The Fresh Moves bus rolled out to North Lawndale and Austin last week amid great fanfare. Its first Austin stop was Hubert Spencer Elementary Math & Science Academy.
Spencer Principal Shawn Jackson was on hand Thursday to greet the bus with Ald. Jason Erwin. Cameras rolled as a happy crowd greeted the Fresh Moves bus, followed by lines of children filing through the bus and emerging with bananas, apples and oranges.
“We talk about health care and staying healthy,” Jackson said, “but awareness and resources are two different things. Fresh Moves has the resources: healthy produce. So we couldn’t pass it up when it came to our neighborhood. We want to model the behavior we want to see in our students.
“I hope they will get excited, go home and tell their parents about the items they were able to purchase. Instead of always saying, ‘I want money for a Happy Meal,’ they will say, ‘I want some money for the Fresh Moves bus.’”
After a 2006 report by Mari Gallagher identified Chicago neighborhoods without fresh produce grocers, Food Desert Action found that trying to build its own store would be too expensive. Instead, the group opted to team with Goodcity to start a nonprofit, donor-supported program that provides a market on wheels.
Using a variety of census and health statistics, Gallagher calculated that more people tended to be overweight and prone to diabetes in neighborhoods with a lopsided proportion of fast food outlets vs. full-service grocery stores. She coined the term “food deserts” to describe Austin and several other Chicago neighborhoods, mainly on the South and West Sides.
Customers enter the front door of the former CTA bus, which was donated to Food Desert Action for $1, to pick out produce from shelves on both sides, then pay at a counter by the back door as they leave. The bus is climate controlled, but Thursday’s cool rainy weather kept the produce fresh.
Children bought their favorite fruits, while older residents took home bags of green onions and lettuce (both grown locally at Lawndale’s Green Youth Farm) plus beans, broccoli, pineapples, yams, potatoes and much more.
Local School Council member Carol Johnson, who lives around the corner and whose two children are Spencer alumni, took home a bag full of groceries: “It’s great they’re doing this.”
But how do you get kids to eat vegetables?
“Come up on the second floor and see,” said Spencer’s Parent University volunteer Darryl D. Bright.
Indeed, Chef Monica and the Tasteful Manners program were showing upper-grade students how to eat “salad on a stick,” a shish kebab combination of Colby cheese, spinach, cucumbers and pineapple. Tasty Manners sets the table twice a week after school with kindergarten through third graders, teaching them to shop, cut, mix, cook and eat the vegetables together. The meal is where the manners come in.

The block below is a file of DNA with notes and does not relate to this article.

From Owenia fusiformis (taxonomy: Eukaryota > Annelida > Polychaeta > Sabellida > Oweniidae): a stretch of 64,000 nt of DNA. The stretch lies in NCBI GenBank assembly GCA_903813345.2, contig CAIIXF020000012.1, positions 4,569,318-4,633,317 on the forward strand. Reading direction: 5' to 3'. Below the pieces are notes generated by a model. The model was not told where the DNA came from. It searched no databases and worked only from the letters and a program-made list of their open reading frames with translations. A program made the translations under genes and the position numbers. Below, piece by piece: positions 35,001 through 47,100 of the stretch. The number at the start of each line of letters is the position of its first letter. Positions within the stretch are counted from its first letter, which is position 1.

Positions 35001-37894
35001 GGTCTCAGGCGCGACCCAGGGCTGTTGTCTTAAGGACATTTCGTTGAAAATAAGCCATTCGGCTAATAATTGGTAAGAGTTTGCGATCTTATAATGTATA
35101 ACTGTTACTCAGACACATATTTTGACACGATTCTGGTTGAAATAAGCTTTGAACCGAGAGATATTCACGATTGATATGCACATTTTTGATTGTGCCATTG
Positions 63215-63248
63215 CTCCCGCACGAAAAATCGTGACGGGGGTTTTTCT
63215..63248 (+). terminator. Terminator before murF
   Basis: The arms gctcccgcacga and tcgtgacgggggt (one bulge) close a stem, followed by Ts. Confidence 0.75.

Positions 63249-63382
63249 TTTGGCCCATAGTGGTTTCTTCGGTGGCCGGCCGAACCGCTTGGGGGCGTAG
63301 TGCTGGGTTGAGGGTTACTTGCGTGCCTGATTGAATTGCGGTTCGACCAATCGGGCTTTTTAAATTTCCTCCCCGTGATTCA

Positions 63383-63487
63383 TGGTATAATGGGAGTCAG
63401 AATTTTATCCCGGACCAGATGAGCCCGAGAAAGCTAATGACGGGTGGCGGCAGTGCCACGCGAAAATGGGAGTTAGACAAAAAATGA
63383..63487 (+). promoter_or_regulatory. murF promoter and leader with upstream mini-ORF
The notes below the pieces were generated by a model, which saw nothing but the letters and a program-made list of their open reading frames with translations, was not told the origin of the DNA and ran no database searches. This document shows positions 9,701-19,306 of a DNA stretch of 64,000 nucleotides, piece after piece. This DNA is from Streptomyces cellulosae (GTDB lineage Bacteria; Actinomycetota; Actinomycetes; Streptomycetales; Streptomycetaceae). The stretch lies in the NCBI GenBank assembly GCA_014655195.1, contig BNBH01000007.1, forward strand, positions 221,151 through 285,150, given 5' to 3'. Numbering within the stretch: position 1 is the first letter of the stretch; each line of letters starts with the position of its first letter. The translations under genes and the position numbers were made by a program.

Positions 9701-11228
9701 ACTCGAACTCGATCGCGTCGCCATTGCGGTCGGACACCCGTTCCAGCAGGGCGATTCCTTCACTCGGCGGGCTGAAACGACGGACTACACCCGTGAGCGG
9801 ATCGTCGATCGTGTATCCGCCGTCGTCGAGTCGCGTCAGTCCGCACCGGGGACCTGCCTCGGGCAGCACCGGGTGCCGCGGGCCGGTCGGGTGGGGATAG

“We see kids come to school with Flamin’ Hots and soda pop all the time,” said Tasty Manners instructor Valerie Matthews. “My grandparents in the South grew their own food. And dinnertime was at the table. That was family time. We need to get back to that.”
“Kids won’t eat salad if you serve it on a plate, but put it on a stick and make it fun. It’s best to start when they’re young,” Matthews said. To convince skeptical seventh and eighth graders, she’s thinking about having them study the health effects of chemicals used in junk food.
Principal Jackson isn’t above using a little bribery on the resistant early teenagers. For Fresh Moves opening day, he had a long white limousine parked in front of the school. “If you buy something in the food bus, you get to have your picture taken in the limousine,” he said. “Whatever works!”
Fresh Moves project director Dara Cooper said, “As I got older and more privileged in society, I got access to more foods. Now I’ve been all over the world and found foods I’m in love with that I’d never heard of before, like purple asparagus, which is beautiful, juicy and doesn’t get tough. Why can’t everyone have this opportunity?”
She says the bus provides a combination of conventionally grown produce, plus some organic and some locally grown with limited pesticides. Certain plants – celery, peaches and strawberries, for instance – retain more pesticides, so it’s better to buy organic. Others are enclosed in a skin or outer leaves, like cabbages, pineapples and mangoes, which keeps most pesticides out.
The occasional bus stops are just a start. Fresh Moves hopes to add weekend stops in Austin and North Lawndale, the two neighborhoods Fresh Moves will be working in first. And the bus may be powered by recycled vegetable oil, thanks to a joint project with the Whitney High School biodiesel club, which won a major award, said Cooper and Pinzino.
A bus full of groceries won’t turn a food desert into an oasis overnight. But it’s a start.
Where you can find the bus next: Beginning Thursday, June 2, the Fresh Moves bus will stop each Thursday in Austin from 9:30 a.m. to noon at Spencer Tech, 214 N. Lavergne; from 12:30 to 2:30 p.m. at Phalanx Family Services, 4628 W. Washington; and from 3 to 5 p.m. at Bethel New Life.
On Wednesdays, the bus will stop in Lawndale from 9 to 11 a.m. at Lawndale Christian Health Center, 3860 W. Ogden; from 12 to 2 p.m. at Sakofa Safe Child Initiative, 4041 W. Roosevelt; and Green Youth Farm, 3555 W. Ogden, from 3 to 5 p.m.